Crotalus oreganus helleri
- Common names: Southern Pacific rattlesnake, black diamond rattlesnake, more.
is a venomous pitviper subspecies
found in South-West California
and south into Baja California
Adults are 24-55 inches (61-139 cm) in length.
The color pattern consists of a pale brown, gray-brown, or yellowish brown ground color overlaid with a series of large, dark brown dorsal blotches that may or may not have pale centers. The blotches are more diamond shaped, as opposed to those of C. o. oreganus that are more hexagonal, and are bordered by light scales. The tail rings are not clearly defined. In juveniles, the end of the tail is bright orange, but this turns to brown as the snakes mature. In adults, the base of the tail and the first segment of the rattle are brown. The postocular stripe is moderately to very clearly defined. In juveniles, this stripe is bodered above by a pale stripe, but as the snakes mature this turns to drab yellow or brown. A conspicuous pale crossbar is sometimes present across the supraoculars, after which the head is a uniform dark color. In some older snakes the head is mostly dark with almost no trace of the supraorbital crossbar, or none at all.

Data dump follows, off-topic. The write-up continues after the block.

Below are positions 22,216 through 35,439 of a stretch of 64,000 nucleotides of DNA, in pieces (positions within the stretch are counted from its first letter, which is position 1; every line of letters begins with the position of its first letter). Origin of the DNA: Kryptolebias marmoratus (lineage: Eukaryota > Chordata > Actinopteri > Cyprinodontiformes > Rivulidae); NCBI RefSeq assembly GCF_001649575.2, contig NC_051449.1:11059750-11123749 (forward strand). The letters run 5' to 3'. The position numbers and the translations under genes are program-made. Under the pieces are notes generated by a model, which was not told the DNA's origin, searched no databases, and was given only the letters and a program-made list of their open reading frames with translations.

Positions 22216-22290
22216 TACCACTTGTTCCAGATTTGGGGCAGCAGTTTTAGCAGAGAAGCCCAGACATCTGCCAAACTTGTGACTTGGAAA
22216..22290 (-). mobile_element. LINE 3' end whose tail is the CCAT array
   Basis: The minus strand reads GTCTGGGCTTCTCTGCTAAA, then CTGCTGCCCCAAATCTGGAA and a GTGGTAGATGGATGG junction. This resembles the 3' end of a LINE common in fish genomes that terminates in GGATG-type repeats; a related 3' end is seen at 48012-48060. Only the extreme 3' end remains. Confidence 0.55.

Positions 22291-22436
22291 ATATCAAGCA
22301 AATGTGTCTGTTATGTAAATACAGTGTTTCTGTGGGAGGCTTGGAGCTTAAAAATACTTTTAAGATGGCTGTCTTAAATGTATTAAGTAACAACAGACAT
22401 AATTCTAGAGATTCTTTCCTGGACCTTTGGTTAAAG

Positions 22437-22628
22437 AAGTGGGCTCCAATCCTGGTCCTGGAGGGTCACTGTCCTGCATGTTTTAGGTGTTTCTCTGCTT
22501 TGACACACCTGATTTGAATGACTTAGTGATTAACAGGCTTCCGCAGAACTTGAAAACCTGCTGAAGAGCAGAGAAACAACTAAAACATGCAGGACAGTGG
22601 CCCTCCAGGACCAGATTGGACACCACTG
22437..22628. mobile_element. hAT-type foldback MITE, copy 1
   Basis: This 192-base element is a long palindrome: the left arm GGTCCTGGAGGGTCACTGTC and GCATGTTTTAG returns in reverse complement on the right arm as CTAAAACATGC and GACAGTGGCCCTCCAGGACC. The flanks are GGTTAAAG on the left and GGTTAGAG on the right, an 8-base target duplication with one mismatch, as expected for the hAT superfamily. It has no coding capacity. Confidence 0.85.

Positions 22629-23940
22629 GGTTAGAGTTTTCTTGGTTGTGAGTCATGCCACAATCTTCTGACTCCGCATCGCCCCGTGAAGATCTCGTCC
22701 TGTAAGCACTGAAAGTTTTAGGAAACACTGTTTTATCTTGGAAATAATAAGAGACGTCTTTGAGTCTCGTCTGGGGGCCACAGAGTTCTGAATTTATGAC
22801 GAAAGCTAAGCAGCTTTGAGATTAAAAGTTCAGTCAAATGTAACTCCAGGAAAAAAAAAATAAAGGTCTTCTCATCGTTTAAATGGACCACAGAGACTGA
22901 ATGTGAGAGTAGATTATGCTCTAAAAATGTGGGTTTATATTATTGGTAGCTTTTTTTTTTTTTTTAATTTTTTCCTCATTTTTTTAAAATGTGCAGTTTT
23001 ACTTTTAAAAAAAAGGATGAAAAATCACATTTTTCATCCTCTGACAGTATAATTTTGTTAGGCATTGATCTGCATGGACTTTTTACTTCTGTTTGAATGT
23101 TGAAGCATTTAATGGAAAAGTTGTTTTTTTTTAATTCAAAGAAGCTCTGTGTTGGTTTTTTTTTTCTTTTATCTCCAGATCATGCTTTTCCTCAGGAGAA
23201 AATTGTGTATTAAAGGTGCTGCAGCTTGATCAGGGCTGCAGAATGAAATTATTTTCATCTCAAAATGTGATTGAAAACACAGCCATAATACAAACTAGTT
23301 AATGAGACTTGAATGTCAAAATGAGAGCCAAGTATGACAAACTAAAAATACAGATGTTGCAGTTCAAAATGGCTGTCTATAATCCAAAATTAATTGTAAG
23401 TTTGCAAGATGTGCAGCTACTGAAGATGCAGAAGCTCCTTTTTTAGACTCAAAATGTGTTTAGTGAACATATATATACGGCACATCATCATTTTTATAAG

Southern Pacific rattlesnake, black diamond rattlesnake, black (diamond) rattler, gray diamond-back, mountain rattler, Pacific rattler, San Diegan rattler, timber rattler.
The United States in southern California
, and Mexico in northern Baja California, west of the desert. In the north from the counties of San Luis Obispo
, and south through the counties of Santa Barbara
, Los Angeles
(including Santa Catalina Island
), southwestern San Bernardino
, western Riverside
, San Diego
and extreme western Imperial
. From there its range extends south though Baja California to lat. 28° 30' North. According to Klauber (1956), the type locality
is "San Jose, Lower California" [San José, lat. 31° N, Baja California (state), Mexico].
- Ashton KG, de Queiroz A. 2001. Molecular systematics of the western rattlesnake, Crotalus viridis (Viperidae), with comments on the utility of the d-loop in phylogenetic studies of snakes. Molecular Phylogenetics and Evolution, Vol. 21, No.2, pp. 176-189. PDF at CNAH Accessed 12 December 2007.